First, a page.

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Should people be punished socially for being rude and inconsiderate, etc?

September 22, 2011

Response from Sean Greenberg on September 22, 2011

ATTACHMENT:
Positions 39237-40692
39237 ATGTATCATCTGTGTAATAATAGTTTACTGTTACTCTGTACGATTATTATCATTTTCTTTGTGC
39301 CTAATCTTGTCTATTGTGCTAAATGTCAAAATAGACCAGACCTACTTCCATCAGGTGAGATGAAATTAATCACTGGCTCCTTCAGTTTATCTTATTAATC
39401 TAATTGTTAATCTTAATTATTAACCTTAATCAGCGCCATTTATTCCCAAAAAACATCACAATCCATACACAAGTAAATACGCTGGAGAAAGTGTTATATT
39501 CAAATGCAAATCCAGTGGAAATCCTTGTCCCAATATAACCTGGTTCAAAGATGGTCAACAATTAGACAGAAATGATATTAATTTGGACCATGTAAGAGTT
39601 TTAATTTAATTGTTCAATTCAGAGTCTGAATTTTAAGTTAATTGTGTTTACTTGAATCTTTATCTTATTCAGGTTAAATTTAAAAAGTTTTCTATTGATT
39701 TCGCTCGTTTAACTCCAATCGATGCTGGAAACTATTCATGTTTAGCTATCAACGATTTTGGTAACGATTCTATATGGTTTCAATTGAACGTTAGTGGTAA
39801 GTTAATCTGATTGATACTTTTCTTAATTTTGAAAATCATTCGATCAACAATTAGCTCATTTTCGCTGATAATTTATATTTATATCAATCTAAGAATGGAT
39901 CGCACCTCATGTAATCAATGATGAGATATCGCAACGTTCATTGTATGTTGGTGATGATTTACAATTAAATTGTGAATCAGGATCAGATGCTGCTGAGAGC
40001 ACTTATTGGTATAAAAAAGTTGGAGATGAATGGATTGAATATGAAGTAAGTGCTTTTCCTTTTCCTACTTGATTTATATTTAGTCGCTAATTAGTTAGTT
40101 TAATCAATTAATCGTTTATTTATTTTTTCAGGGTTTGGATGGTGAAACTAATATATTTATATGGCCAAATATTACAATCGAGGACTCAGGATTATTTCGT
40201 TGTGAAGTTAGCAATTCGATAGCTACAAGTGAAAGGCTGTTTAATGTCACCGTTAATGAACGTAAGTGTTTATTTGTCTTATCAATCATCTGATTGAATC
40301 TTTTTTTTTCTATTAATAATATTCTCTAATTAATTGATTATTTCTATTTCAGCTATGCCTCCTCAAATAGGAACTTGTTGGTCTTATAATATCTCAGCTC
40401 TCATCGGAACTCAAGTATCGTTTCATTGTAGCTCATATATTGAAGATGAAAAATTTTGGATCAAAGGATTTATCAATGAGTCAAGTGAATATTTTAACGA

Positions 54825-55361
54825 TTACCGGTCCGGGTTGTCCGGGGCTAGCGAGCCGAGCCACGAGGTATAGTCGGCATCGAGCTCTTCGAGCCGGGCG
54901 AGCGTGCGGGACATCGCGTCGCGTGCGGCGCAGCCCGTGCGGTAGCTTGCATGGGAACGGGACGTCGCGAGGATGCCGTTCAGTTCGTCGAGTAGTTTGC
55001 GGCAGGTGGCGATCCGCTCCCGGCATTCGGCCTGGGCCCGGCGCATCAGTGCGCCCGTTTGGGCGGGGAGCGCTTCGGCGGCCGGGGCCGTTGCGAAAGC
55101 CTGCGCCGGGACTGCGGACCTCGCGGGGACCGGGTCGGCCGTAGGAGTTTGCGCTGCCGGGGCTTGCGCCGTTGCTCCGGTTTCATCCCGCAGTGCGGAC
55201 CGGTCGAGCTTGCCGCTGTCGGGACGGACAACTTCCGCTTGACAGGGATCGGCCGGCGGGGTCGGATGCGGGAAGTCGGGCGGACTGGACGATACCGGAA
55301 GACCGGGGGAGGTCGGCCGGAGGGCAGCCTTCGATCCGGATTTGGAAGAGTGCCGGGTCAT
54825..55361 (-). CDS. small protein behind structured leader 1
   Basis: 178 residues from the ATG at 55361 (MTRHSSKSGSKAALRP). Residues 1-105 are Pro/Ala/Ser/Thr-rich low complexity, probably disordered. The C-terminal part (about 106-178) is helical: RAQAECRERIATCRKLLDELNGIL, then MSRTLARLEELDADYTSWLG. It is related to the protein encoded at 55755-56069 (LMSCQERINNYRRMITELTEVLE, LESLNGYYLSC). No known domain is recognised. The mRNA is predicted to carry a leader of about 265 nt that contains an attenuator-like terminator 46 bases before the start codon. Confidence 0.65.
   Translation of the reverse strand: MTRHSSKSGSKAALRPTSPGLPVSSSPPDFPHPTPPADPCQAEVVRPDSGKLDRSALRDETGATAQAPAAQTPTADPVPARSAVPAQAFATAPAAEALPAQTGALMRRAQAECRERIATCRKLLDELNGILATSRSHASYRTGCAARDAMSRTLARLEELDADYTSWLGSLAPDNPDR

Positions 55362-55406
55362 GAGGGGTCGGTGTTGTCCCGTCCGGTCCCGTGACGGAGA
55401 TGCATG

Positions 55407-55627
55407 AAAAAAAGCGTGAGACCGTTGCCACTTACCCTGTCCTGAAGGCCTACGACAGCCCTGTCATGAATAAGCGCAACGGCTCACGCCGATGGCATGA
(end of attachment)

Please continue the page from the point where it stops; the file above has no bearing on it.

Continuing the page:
I take it that rudeness and other violations of social norms do sometimes lead to the one who is rude being sanctioned implicitly--as others avoid that person and tell others that he is rude and inconsiderate--or even explicitly, in cases when one is in a position actually to reprimand the person for this behavior. Depending on what one understands by 'punishment', that can certainly constitute punishment; however, to be sure, that punishment is not normally meted out by legal institutions, because the norms of polite behavior--at least in most twenty-first century industrialized democratic societies--do not have any legal status and so are not enforceable. But the big question is whether even the social punishment that is meted out to those who are rude and inconsiderate, the gradual withdrawal of goodwill from them, is justified: I myself think that rather than shunning the person who is rude or inconsiderate, one should do whatever one can to bring that person in line with social norms. To be sure, even to attempt to do this is tricky, but I think that it should be undertaken. (Indeed, in general, I think that every effort should be made to rehabilitate one who offends against explicit or implicit norms. But making out a case for this view goes far beyond the scope of this answer.)


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